Winsor McCayWorld War I
The Sinking of the Lusitania
Medium: short film
Year: 1918
Writer/director: Winsor McCay
Keywords: World War I, silent, animation
Country: USA
Format: 12 minutes
Website category: Other
Review date: 24 November 2012
It's another Winsor McCay animated film, but this time with a serious message. Released during World War One and meant as a cry to fire up America to oppose Germany, it's about the sinking of the Cunard ocean liner RMS Lusitania occurred on 7 May 1915.
The original sinking was a key turning point in the war. The German submarine U-20 torpedoed the Lusitania off the Irish coast, raising heated debate about whether it was a legitimate target and turning public opinion against Germany in many countries. It helped push America into joining the fray and was used throughout the rest of the war as a symbol in military recruiting campaigns of why Germany needed to be fought. 1,198 people died when the ship went down. It was a cruise liner with passengers, not a warship, although as it happened it had also been carrying rifle ammunition and other supplies.
This film is an animated reconstruction of those events. It was easily the best technical method available at the time to show what had happened, especially when your artist is Winsor McCay.
It starts like a DVD extra about the making of itself. It doesn't go nearly as far in this direction as Little Nemo, but it begins with the animators and some technical details, like drawing the sea. After that, it becomes a documentary. McCay simply relates the events that killed "1150 people" (lower than the true figure, surprisingly), through visuals and intertitles with a little ship on them. There's nothing frivolous about it. McCay knows he's telling us something terrible, although the angle he's chosen keeps us at arm's length from the full horror. We're watching the ship in full, in long shot. Humans are the size of ants, if visible at all.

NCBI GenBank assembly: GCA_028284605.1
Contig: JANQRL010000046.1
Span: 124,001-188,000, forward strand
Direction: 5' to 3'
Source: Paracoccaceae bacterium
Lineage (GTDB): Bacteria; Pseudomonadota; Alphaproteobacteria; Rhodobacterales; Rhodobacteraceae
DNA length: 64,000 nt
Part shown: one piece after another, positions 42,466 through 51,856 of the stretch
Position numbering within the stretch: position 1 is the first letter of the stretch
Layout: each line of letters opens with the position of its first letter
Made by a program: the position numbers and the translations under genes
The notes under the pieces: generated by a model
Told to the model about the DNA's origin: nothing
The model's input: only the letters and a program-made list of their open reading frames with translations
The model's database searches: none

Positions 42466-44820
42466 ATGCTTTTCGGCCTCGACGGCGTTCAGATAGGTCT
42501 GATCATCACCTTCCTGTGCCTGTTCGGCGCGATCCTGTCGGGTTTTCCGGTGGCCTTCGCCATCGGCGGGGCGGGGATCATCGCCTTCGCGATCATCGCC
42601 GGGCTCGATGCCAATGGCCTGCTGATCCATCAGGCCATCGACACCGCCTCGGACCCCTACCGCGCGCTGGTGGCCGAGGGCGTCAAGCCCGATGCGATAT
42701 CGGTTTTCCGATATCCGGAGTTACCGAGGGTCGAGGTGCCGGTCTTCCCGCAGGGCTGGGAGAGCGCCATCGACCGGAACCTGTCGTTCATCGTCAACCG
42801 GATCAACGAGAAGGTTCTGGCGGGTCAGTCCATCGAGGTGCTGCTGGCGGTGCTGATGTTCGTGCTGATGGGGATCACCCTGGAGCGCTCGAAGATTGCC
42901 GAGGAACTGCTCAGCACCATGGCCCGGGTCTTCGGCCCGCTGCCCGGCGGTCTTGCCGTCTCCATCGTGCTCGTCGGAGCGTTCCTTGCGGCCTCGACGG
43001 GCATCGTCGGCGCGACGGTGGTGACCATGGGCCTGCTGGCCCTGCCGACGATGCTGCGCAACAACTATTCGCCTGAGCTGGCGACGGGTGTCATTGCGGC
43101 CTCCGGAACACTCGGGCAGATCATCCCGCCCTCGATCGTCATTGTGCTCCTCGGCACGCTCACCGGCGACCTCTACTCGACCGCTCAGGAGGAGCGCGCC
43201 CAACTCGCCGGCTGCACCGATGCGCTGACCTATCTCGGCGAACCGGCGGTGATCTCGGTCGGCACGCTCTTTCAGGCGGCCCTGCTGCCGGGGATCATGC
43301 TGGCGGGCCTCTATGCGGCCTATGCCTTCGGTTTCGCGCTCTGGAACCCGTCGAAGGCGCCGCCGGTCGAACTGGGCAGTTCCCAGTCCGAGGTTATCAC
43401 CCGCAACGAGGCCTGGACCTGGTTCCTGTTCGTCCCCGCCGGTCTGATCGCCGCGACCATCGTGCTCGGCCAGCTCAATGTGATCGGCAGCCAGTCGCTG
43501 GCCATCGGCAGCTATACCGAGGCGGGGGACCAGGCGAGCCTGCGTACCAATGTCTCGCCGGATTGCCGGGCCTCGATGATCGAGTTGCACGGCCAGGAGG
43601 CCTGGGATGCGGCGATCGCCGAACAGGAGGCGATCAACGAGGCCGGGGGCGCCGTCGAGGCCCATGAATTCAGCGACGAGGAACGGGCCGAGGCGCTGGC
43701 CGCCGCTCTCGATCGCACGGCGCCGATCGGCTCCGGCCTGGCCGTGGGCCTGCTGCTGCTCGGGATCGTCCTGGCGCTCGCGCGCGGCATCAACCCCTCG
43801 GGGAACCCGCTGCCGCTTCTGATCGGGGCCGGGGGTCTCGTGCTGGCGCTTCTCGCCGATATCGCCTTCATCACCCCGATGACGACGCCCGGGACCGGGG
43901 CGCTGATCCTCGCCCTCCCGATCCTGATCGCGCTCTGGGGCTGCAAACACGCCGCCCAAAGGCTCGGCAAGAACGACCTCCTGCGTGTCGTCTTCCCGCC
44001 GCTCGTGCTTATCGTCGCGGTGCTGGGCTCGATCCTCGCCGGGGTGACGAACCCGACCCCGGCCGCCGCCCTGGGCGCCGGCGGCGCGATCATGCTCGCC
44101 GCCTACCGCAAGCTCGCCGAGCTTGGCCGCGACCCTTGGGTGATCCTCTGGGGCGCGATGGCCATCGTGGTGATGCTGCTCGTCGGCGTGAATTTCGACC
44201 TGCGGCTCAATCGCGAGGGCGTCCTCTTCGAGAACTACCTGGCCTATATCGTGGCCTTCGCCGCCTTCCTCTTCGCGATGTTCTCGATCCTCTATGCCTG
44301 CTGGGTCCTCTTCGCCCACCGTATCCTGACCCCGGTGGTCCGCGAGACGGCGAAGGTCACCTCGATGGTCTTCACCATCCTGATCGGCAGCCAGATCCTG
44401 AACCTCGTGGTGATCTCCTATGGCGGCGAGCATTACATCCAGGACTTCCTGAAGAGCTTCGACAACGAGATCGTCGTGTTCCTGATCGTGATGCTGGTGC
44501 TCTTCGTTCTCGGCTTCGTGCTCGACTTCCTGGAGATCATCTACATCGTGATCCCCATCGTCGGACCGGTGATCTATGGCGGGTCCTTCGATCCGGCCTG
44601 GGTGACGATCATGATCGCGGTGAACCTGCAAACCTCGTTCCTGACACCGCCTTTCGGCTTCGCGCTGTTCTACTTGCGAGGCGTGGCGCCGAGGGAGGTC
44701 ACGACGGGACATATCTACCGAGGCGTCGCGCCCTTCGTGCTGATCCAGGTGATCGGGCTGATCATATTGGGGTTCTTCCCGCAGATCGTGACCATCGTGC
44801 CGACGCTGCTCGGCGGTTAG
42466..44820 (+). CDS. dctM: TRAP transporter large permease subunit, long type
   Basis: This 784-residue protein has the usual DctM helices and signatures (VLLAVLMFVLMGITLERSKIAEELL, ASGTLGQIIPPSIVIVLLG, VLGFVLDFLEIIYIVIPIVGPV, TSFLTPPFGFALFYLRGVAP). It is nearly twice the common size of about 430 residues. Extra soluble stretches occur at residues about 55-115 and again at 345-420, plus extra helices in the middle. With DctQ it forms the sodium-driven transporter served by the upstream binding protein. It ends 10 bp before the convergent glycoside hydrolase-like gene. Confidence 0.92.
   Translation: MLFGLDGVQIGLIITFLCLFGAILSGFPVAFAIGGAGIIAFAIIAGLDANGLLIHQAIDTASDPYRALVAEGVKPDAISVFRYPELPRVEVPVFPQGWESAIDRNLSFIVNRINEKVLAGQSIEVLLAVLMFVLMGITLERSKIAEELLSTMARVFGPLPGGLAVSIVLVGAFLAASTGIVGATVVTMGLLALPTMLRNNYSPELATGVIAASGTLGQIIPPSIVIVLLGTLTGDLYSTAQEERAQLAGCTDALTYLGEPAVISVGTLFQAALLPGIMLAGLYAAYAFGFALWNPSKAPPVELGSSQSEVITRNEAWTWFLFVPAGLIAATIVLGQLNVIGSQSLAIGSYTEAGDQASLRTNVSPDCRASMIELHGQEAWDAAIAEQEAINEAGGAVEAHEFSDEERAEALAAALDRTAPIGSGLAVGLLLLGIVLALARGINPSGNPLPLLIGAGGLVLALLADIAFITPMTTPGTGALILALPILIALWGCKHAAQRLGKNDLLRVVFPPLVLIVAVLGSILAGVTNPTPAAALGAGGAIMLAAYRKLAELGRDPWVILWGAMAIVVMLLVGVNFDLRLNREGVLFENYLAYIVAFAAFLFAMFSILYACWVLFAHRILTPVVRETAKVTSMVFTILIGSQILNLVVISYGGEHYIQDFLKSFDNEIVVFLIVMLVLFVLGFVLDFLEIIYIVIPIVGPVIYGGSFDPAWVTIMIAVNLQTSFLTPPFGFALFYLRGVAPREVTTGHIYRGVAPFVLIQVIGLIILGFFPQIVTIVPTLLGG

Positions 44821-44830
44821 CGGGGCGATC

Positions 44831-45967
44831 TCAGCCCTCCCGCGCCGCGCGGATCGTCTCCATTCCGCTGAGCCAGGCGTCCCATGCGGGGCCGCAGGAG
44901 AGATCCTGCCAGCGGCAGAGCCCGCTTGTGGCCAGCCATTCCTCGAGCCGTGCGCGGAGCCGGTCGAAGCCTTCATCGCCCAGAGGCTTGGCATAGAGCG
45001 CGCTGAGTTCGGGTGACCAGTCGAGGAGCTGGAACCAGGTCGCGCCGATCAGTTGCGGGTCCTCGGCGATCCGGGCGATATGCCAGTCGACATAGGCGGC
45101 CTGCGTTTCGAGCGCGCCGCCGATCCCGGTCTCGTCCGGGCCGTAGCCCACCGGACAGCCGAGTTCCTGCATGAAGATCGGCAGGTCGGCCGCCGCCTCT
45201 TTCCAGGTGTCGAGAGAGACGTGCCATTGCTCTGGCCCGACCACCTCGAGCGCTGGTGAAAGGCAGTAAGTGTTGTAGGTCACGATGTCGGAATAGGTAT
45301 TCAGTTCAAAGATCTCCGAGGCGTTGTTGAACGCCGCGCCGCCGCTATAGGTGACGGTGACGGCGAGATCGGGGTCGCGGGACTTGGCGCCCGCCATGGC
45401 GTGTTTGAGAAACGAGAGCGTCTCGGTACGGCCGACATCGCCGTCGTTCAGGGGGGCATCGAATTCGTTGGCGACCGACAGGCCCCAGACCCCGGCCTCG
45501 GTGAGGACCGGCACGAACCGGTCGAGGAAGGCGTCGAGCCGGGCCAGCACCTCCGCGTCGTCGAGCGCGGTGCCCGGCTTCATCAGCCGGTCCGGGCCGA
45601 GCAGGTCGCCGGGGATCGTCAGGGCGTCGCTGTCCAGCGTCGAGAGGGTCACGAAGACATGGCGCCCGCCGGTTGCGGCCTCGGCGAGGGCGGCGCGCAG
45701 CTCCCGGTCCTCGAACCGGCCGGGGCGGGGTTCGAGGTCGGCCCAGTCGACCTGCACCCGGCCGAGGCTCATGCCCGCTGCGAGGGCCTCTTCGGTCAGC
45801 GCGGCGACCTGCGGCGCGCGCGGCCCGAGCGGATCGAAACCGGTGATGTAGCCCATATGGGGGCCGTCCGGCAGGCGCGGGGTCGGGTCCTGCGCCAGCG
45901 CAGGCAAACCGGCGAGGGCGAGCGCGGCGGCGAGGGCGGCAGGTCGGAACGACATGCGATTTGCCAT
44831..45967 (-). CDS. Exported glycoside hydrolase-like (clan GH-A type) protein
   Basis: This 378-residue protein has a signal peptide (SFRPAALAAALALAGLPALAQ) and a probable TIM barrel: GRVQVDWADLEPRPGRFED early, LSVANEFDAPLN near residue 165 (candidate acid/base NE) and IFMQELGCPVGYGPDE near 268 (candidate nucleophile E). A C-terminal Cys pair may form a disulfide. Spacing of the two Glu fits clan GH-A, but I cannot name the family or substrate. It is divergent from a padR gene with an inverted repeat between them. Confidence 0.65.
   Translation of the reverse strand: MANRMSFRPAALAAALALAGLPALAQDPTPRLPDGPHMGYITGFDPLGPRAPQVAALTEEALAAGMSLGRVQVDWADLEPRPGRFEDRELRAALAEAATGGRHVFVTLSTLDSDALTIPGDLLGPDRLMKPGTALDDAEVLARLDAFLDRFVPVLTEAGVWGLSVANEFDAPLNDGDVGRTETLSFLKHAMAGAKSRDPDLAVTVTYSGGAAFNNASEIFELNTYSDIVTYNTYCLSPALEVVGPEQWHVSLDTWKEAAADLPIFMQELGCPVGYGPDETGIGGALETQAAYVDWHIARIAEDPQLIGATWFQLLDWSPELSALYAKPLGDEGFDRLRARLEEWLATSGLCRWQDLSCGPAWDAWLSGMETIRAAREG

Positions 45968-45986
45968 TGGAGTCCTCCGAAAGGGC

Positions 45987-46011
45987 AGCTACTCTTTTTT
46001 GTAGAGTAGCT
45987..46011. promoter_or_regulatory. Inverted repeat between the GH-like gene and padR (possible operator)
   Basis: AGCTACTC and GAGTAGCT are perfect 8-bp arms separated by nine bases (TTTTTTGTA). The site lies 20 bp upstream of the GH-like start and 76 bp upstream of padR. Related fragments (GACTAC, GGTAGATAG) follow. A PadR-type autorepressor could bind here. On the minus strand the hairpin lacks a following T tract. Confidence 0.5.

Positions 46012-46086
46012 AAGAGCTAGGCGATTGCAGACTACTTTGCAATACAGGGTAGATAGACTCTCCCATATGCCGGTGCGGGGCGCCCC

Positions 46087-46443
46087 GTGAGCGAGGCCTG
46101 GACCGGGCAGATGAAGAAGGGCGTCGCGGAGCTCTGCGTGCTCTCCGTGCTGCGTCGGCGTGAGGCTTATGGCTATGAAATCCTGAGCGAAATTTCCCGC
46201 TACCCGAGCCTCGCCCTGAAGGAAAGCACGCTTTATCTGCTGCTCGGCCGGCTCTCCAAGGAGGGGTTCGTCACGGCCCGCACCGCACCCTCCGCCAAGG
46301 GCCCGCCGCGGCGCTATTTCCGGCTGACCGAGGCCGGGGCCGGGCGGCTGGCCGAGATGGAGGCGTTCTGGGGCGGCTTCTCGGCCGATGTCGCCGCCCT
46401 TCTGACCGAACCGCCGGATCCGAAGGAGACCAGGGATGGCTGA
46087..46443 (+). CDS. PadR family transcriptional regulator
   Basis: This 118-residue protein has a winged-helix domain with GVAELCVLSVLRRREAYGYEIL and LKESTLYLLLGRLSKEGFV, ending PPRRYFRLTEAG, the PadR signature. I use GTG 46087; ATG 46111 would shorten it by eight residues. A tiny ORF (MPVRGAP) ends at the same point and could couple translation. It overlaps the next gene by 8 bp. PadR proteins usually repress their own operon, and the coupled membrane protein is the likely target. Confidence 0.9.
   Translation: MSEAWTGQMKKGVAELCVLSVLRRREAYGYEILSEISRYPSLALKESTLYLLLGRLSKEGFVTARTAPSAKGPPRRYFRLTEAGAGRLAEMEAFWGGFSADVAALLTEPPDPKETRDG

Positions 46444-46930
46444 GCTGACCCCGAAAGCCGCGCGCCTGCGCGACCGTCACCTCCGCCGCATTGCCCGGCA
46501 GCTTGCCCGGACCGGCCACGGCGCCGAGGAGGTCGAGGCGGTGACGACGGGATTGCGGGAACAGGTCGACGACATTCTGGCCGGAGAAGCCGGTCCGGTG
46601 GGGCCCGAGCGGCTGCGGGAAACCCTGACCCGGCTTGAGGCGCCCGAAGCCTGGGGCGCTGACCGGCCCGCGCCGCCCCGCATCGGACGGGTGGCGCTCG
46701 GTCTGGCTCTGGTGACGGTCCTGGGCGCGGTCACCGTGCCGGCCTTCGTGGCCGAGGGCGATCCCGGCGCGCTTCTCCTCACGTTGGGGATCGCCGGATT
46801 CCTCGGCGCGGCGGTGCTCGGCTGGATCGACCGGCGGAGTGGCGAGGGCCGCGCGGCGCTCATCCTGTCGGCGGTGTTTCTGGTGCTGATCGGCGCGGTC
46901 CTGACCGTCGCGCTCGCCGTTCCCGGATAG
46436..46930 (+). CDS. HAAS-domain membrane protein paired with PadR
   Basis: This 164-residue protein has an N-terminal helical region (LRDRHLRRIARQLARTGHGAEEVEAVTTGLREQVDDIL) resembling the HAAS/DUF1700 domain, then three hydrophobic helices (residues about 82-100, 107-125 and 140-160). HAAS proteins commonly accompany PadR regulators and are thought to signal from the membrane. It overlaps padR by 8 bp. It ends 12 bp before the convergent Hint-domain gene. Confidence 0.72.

It's an odd mix of styles. There are photos. The sea's been done as line art, the boat looks photo-realistic and the sky's been done in watercolours. You wouldn't expect a ship getting torpedoed to be beautiful, but just wait until you see the explosion. I'd never seen anything like it before. McCay animates paintings. Every frame is an entire picture, as always with McCay, rather than a overlaid cell as would soon become universal in the industry... and the explosion is fully painted. Amazing.
In hindsight, it's interesting as a technical exercise in stylistic juxtaposition. It's also enjoyable to look at, which is important too. I liked the fish.
It's propaganda, of course. That's its job. However it's tolerable (and sometimes amusing) because it doesn't need to strain to get the desired effect from this material. There's the odd ripe intertitle. I smiled at the bit where McCay stresses that of the 1,150 dead, 114 were Americans! Well, they're his target audience. He's making this film for a reason. Four of the dead had been famous, incidentally; I hadn't known that a Vanderbilt went down on the Lusitania.
It's good. It wasn't made for entertainment, but it's good and I enjoyed it. It's worth catching for the mish-mash of animation styles, if nothing else. It's a shame we couldn't get this guy back from the dead and doing reconstructions of lost Doctor Who stories... something about this made me wish we could see that. Well, except for the propaganda angle, obviously.
"The man who fired the shot was decorated it by the Kaiser! -- AND YET THEY TELL US NOT TO HATE THE HUN."